175 – June 24
“The first payment is what made us think we were prosperous, and the other nineteen is what showed us we were broke.”—Will Rogers
Owning your own home is one of the American Dreams. But it seems to me that many people scrimp and save to buy a home and then are “house poor”—they can’t go anywhere or do anything because all their available income is going to pay their mortgage! In Rich Dad, Poor Dad, Robert Kiyosaki states he doesn’t even consider a home an asset. He says it’s because there are so many other attendant expenses that go with home ownership that it is a drain on most people’s income. It is a liability that “takes money out of your pocket” rather than an asset that “puts.” During recessions, we all know it is possible to lose money in real estate—it’s not a slam-dunk investment.
When considering whether or not to buy a house or condominium, consider first your lifestyle. Are you part of a family with children who want the stability of a home and neighborhood? Are you home a lot of the time? Are you single, do you travel a lot or are you out every evening? If so, how much value are you getting out of owning a home if you’re never there? (For me, this is sort of like spending a lot of money on a hotel room—the only time I’m there is when I’m asleep!)
Yes, there are tax advantages to owning a home as an investment vehicle, since you get an income tax deduction for your mortgage interest. But take another look at the total amount of interest you are paying over the life of a mortgage loan and it might not look so attractive. And don’t forget your budget for all the expenses involved with home ownership:
- Mortgage payment—principal and interest
- Interior decorating, furniture, fixtures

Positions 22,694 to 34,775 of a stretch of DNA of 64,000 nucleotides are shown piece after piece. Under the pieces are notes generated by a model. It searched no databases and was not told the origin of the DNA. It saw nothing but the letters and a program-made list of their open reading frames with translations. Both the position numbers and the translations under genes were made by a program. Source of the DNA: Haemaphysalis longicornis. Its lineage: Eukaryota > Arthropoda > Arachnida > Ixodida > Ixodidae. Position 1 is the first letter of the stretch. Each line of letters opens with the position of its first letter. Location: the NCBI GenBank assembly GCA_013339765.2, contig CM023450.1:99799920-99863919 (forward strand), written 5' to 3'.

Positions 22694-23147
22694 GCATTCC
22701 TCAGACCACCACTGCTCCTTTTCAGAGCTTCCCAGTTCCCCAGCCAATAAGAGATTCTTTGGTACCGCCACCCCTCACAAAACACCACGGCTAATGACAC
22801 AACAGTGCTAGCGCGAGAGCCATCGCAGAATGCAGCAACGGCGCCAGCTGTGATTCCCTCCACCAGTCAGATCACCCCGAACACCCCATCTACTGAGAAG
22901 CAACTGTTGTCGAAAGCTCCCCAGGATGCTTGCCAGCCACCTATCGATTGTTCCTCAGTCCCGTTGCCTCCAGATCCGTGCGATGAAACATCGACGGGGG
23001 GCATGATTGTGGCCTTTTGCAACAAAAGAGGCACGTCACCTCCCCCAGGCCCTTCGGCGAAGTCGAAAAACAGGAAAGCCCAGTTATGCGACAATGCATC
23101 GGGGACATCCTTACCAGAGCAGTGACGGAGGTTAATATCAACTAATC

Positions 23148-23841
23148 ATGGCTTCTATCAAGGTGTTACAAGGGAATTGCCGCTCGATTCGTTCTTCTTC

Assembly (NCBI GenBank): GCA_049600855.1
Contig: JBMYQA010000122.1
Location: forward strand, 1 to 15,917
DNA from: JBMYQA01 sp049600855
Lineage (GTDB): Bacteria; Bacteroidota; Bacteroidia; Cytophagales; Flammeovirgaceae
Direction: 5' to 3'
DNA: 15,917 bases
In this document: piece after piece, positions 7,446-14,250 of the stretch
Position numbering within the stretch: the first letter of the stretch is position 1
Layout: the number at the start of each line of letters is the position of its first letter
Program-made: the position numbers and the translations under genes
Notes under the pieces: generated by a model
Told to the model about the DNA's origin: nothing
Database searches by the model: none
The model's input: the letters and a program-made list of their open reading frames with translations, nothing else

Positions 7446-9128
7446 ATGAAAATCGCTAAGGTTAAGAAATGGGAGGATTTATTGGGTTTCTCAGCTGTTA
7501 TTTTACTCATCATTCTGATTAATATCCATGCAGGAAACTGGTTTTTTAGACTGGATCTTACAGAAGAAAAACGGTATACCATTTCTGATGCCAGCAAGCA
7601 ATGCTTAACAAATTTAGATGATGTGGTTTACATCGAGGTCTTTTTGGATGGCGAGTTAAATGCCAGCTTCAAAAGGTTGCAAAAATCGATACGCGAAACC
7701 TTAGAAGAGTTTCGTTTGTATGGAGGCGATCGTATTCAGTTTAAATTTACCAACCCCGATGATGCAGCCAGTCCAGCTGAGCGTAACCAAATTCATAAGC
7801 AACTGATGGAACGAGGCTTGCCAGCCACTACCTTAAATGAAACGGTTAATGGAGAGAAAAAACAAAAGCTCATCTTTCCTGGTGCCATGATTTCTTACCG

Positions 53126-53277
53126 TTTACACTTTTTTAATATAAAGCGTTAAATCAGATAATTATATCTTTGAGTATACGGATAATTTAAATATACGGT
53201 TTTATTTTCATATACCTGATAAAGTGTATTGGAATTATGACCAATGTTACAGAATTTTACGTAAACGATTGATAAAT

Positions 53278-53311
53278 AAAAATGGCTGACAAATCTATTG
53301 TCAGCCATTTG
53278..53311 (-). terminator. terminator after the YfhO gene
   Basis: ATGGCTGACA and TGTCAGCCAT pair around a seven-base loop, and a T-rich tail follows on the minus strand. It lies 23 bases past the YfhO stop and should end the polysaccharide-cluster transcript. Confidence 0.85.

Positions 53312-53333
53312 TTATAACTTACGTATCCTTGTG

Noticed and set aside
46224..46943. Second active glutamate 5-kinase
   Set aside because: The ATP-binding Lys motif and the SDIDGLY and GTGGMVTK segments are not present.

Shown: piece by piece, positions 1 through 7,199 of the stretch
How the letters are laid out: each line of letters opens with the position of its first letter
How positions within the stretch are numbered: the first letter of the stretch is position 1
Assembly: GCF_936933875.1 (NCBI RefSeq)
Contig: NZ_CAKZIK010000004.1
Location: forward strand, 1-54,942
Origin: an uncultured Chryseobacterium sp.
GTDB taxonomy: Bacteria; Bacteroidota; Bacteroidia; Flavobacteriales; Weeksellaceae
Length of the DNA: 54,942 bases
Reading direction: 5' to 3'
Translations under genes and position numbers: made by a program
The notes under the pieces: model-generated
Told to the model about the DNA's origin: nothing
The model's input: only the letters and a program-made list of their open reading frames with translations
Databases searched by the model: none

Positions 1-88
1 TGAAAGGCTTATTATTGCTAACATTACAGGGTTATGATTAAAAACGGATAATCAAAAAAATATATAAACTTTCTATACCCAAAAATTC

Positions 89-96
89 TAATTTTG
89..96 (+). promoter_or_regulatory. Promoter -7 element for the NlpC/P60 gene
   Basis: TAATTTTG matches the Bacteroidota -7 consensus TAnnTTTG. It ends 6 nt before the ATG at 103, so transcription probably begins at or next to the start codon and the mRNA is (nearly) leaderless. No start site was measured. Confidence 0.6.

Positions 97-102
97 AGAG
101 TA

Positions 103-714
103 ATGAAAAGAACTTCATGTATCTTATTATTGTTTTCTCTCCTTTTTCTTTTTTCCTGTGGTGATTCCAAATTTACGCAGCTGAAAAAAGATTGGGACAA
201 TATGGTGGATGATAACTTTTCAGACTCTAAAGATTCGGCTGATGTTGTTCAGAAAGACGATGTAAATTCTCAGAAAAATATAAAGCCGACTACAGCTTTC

- Carpets and drapes
- Lawn and garden maintenance
- Construction, renovations, repairs—major and minor
- Property taxes
- Homeowner’s insurance
- And then, whenever your income increases, you buy a bigger house with a bigger mortgage and need better furniture, appliances, and landscaping to go with it, and you’re house-poor again.
“I appreciate all my appreciating assets!”
This page is a big prophetic, since so many people have suffered in the housing bubble of the Great Recession. I feel so badly for everyone who lost their homes to foreclosure since they were under-water and owed more on the home than they could sell it for. Sure, some people did “liar loans” and were allowed to borrow more on the home at a bargain adjustable interest rate for a couple of years. They were gambling that housing prices would continue to go up and they’d make money on the investment and be able to refinance later because their homes would be worth more.
But when housing prices sank, they were caught with a losing investment and a loan they couldn’t pay. That’s the downside of the gamble. There is no slam-dunk investment where you get fabulous returns and make a fortune without risking this kind of a downside. You can take the slow and steady course and just buy interest-bearing bonds or CDs or other safe savings accounts. You won’t make much money, but your capital will be safe. Right now, that’s looking like a good choice.
To really get ahead, you have to make riskier investments with the chance you’ll lose some of your capital. There’s the rub.
What’s important to remember is that you aren’t doomed if you made a bad investment. Even if you lost everything, this is the land of opportunity and you can try again and do better next time. That’s why it’s a good idea to spread the risk and have a portfolio of many different kinds of investments – some risky and some safe. Don’t put all your eggs in one basket as the saying goes.
But if you do, and all your eggs break, clean off the basket and start collecting more eggs!